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Pangbourne loos keep going

Community celebrates successful campaign, after council cost-cutting closes public toilets

Pangbourne loos keep going

CAMPAIGNERS who fought to re-open Pangbourne’s public toilets celebrated victory on Saturday following a two-year fight.

More than 100 villagers attended a special ceremony as the Station Road public toilets were re-opened, exactly two years since they were closed due to West Berkshire Council cuts.

The newly-named Pangbourne Community Toilets were re-opened after a £15,000 fundraising drive by Action for Pangbourne Toilets (APT) Community Trust, a registered charity set up by residents earlier this year to run the facility on a 99-year lease from West Berkshire Council.

The toilets were officially re-opened by BBC Radio Berkshire presenter Bill Buckley, who was joined by MP for Reading West Alok Sharma, Pangbourne district councillor Pamela Bale (Con) and APT chair of trustees Sir Brian Hoskins.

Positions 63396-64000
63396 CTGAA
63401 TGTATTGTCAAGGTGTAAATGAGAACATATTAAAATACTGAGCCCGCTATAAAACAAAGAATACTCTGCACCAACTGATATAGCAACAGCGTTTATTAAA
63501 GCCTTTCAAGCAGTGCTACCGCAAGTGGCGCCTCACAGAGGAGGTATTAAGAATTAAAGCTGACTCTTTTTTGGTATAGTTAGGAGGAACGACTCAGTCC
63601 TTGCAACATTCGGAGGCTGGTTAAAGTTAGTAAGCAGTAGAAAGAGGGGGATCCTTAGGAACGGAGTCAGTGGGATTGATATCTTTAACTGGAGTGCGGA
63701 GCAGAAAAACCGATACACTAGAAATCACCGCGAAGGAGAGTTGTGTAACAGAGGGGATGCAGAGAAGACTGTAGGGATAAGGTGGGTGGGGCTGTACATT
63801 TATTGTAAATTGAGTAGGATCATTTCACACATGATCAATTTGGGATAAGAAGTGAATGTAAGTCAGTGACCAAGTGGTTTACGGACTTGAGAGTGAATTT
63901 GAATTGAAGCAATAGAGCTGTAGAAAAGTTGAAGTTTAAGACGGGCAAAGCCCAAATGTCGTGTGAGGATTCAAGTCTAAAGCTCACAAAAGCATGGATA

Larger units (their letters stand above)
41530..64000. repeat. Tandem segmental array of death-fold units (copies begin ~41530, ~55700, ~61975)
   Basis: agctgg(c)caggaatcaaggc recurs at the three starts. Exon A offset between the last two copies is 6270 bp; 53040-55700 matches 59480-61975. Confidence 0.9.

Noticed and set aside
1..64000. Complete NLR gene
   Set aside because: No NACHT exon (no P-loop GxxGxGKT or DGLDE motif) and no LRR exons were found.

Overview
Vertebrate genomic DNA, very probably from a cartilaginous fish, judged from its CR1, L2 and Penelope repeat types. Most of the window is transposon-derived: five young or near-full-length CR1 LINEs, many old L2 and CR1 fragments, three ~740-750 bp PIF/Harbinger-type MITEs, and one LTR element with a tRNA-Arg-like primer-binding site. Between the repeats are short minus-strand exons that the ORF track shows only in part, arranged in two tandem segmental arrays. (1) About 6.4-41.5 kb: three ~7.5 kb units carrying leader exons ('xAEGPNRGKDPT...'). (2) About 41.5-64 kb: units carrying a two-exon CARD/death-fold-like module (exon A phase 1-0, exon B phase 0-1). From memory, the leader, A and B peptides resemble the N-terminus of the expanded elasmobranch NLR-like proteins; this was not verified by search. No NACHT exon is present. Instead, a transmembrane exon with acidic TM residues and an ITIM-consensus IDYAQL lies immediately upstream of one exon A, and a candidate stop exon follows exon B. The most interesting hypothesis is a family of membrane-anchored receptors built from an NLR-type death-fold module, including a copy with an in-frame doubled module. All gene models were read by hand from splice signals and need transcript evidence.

Guests then enjoyed a slice of celebratory cake specially made for the occasion.

Sir Brian said: “Today’s re-opening is the culmination of a lot of hard work by the APT trustees and our supporters.

“The support from the local community has been brilliant and the money awarded to us by local organisations has been vital in enabling us to commit to keeping the toilets open for the first 12 months. 

“Our fundraising must continue so that we can secure the future of the toilets in the longer term, but for now we are very pleased with what Pangbourne as a community has been able to achieve.”

The Station Road toilets closed in October 2015 after West Berkshire Council withdrew funding.

The district council said that the facilities could be kept open by Pangbourne Parish Council if it valued them and was willing to pay for them.

But, faced with a five-year responsibility for the toilets and the yearly £14,000 maintenance charge, the parish council decided it was not prepared to take on the loos. 

However, it did vote to open the Recreation Ground toilets for 12 months of the year, which were previously only open for six months.

APT said that the closure would impact older and disabled people living in and visiting the village.

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